After checking out the magnificent Fern Canyon, my friends and I traveled back towards San Francisco Bay Area. Along the way, made a couple of stops—because how could we not?
Here are a few highlights along the way.
Loleta Cheese Factory
Located a short drive south of Eureka, California is a town called Loleta. With almost 800 people as of the 2010 census, this place is tiny. What it lacks in size, like many towns in the area, it makes up in charm.
One of the highlights of our journey down the California coast was a cheese factory called Loleta Cheese Factory. I discovered the cheese factory after adding it to my list from the California Cheese Trail.
I highly recommend checking out the cheese trail if you like cheese and are in California.
Inside, they had dozens of different cheeses to try (cheeses? cheese? cheesies?) all with fun labeling.
I don’t remember which ones I tried, but they were all good. I was told that they have some of their cheese in Bay Area markets, so keep an eye out if you’re not able to drop by the actual factory.
In addition to a shop for cheese and preserves, they also had a garden and a cafe.
Looking at the menu, one particular item caught my attention: Sweet Baby Cheesus. It was a grilled cheese sandwich with two types of cheese and jam. It was so good!
While we enjoyed our grilled cheese, we checked out the garden out back. This was equally nice with butterflies making their rounds.
Cross the Eel River, south of Loleta and you’ll drive into Ferndale.
What’s striking about Ferndale is the look of many of the town’s buildings. Much like parts of San Francisco, it feels like the town is straight of the Victorian era.
We parked in the center of the town to check out a few of the shops. One of the best shops we went to was Golden Gait Mercantile. It felt like a general store from way back when with both period items and a few more modern ones to purchase.
Redwoods as Far as the Eye Can See
If Southern California is synonymous with palm trees, Northern California has to be synonymous with redwood trees.
Along the coast and even inland, you’ll see the trees reaching for the stars.
Random tidbit: at a certain height, it becomes hard for tall trees to bring the water up from the ground. Due to the fog and moisture in the area, these trees are able to absorb and use water from both the ground and the air around them.
We stopped by Humboldt State Park for a little bit to check out the trees.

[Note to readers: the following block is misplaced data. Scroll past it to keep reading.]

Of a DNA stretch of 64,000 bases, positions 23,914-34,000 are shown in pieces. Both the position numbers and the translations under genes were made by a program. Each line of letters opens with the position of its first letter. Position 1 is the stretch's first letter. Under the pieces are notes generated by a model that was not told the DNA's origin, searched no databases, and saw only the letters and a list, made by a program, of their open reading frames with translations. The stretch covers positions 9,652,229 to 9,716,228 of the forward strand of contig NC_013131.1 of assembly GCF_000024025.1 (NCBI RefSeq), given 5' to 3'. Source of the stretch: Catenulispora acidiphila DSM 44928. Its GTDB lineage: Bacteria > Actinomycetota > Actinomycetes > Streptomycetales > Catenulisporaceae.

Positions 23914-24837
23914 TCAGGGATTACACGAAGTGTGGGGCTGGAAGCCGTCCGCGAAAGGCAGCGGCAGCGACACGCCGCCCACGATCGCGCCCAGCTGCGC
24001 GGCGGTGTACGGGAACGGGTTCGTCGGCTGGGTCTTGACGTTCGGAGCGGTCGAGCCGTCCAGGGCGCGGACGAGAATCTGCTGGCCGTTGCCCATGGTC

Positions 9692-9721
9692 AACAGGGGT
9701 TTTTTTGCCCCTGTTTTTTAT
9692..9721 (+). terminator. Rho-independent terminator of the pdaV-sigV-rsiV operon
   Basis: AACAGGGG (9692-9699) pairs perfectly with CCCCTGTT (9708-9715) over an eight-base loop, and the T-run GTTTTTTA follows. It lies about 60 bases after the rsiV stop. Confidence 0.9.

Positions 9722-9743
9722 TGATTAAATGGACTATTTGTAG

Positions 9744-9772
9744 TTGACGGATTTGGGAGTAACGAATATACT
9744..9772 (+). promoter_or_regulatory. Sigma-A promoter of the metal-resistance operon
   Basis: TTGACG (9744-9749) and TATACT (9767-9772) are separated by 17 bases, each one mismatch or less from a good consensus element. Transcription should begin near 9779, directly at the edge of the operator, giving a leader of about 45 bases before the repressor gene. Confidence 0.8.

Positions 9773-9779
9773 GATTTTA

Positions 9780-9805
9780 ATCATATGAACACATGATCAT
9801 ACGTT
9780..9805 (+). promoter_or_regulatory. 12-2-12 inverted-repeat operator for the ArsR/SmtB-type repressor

Avenues of the Giants, is an aptly named road that has hundreds of the trees lining the it. It was refreshing driving down this road with the windows down, taking in the fresh smell of the forest and nearby Eel River.
Ever Drive Through a Tree?
Growing up, I had seen photos of my parents and grandparents making their way through a large tree. I think it was in Yosemite. Anyway, when I saw that there was a similar tree, I thought it would be fun to stop by.
The Chandelier Tree, as it’s known, is a 315 foot tree that has room for a car carved into it. Cars nowadays are probably a little bigger than it was designed for, so we had to push our mirrors in. We made it through the drive-thru tree and checked out the accompanying gift shop before heading out.
Maybe a little bit, but still cool nonetheless.
The California Coast at its Finest
Medocino has to be one of my favorite places along the California coast. It’s a small town, only slightly larger than Loleta. For being so small though, it packs a punch when it comes to natural views.
To the north is Point Cabrillo Lighthouse. After parking in a dedicated, the lighthouse and museum is a short walk down a path. It was fun learning more about the history of the lighthouse and what it takes to actually run the site.
The Mendocino Headlands Park features a naturally occurring archway over the Pacific Ocean. There are dozens of trails nearby lined with wild lilies and blackberry bushes. The town center also has a few things to check out including specialty shops, and Frankie’s—a local ice cream shop and where I first discovered the wonders of the Candy Cap Mushroom.
Be Still My Bay Area Heart
Pretty close to San Francisco, in Point Reyes National Seashore is a location that has become popular due to Instagram. Like the totem atop Mission Peak, the Cypress Tree Tunnel is prime spot for people looking to get a few likes.
Luckily, when we drove by, except for another Asian family, we were the only ones around.
Pictures don’t do this spot justice either. I was surprised at just how long the drive was. It was cool to go through the tree-lined road and also take photos in front of it.
If you’re checking out Alamere Falls, this location isn’t too far away. Along the way, don’t forget to stop by Cowgirl Creamery for some good cheese.
And there you have it—a few destinations to check out on the coastal path between San Francisco and Klamath. Hope you enjoyed this journey with me.
Any more that I should check out in the future? Let me know!